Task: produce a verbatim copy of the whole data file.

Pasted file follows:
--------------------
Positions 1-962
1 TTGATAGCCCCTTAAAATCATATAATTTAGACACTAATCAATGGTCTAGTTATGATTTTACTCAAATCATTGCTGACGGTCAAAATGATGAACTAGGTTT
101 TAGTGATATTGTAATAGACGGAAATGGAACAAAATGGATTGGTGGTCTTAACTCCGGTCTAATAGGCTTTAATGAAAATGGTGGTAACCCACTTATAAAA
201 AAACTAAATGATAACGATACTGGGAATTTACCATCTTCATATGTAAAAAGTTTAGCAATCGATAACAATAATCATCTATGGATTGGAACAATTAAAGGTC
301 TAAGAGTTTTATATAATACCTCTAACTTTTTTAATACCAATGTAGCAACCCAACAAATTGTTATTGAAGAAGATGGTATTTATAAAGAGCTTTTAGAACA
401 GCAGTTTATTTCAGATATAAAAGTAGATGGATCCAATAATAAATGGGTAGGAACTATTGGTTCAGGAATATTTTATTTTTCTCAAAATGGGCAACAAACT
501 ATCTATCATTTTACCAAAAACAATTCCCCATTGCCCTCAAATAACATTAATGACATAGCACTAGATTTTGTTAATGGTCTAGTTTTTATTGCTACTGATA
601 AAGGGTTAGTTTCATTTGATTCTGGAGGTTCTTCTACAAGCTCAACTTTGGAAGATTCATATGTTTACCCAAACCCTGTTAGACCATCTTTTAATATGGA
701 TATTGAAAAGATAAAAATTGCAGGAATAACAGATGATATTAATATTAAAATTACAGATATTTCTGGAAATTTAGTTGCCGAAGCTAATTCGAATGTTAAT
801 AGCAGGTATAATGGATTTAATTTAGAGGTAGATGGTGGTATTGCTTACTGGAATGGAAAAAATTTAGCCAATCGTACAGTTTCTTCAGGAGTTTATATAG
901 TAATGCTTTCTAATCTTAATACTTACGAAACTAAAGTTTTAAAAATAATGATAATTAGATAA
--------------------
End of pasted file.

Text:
Positions 1-962
1 TTGATAGCCCCTTAAAATCATATAATTTAGACACTAATCAATGGTCTAGTTATGATTTTACTCAAATCATTGCTGACGGTCAAAATGATGAACTAGGTTT
101 TAGTGATATTGTAATAGACGGAAATGGAACAAAATGGATTGGTGGTCTTAACTCCGGTCTAATAGGCTTTAATGAAAATGGTGGTAACCCACTTATAAAA
201 AAACTAAATGATAACGATACTGGGAATTTACCATCTTCATATGTAAAAAGTTTAGCAATCGATAACAATAATCATCTATGGATTGGAACAATTAAAGGTC
301 TAAGAGTTTTATATAATACCTCTAACTTTTTTAATACCAATGTAGCAACCCAACAAATTGTTATTGAAGAAGATGGTATTTATAAAGAGCTTTTAGAACA
401 GCAGTTTATTTCAGATATAAAAGTAGATGGATCCAATAATAAATGGGTAGGAACTATTGGTTCAGGAATATTTTATTTTTCTCAAAATGGGCAACAAACT
501 ATCTATCATTTTACCAAAAACAATTCCCCATTGCCCTCAAATAACATTAATGACATAGCACTAGATTTTGTTAATGGTCTAGTTTTTATTGCTACTGATA
601 AAGGGTTAGTTTCATTTGATTCTGGAGGTTCTTCTACAAGCTCAACTTTGGAAGATTCATATGTTTACCCAAACCCTGTTAGACCATCTTTTAATATGGA
701 TATTGAAAAGATAAAAATTGCAGGAATAACAGATGATATTAATATTAAAATTACAGATATTTCTGGAAATTTAGTTGCCGAAGCTAATTCGAATGTTAAT
801 AGCAGGTATAATGGATTTAATTTAGAGGTAGATGGTGGTATTGCTTACTGGAATGGAAAAAATTTAGCCAATCGTACAGTTTCTTCAGGAGTTTATATAG
901 TAATGCTTTCTAATCTTAATACTTACGAAACTAAAGTTTTAAAAATAATGATAATTAGATAA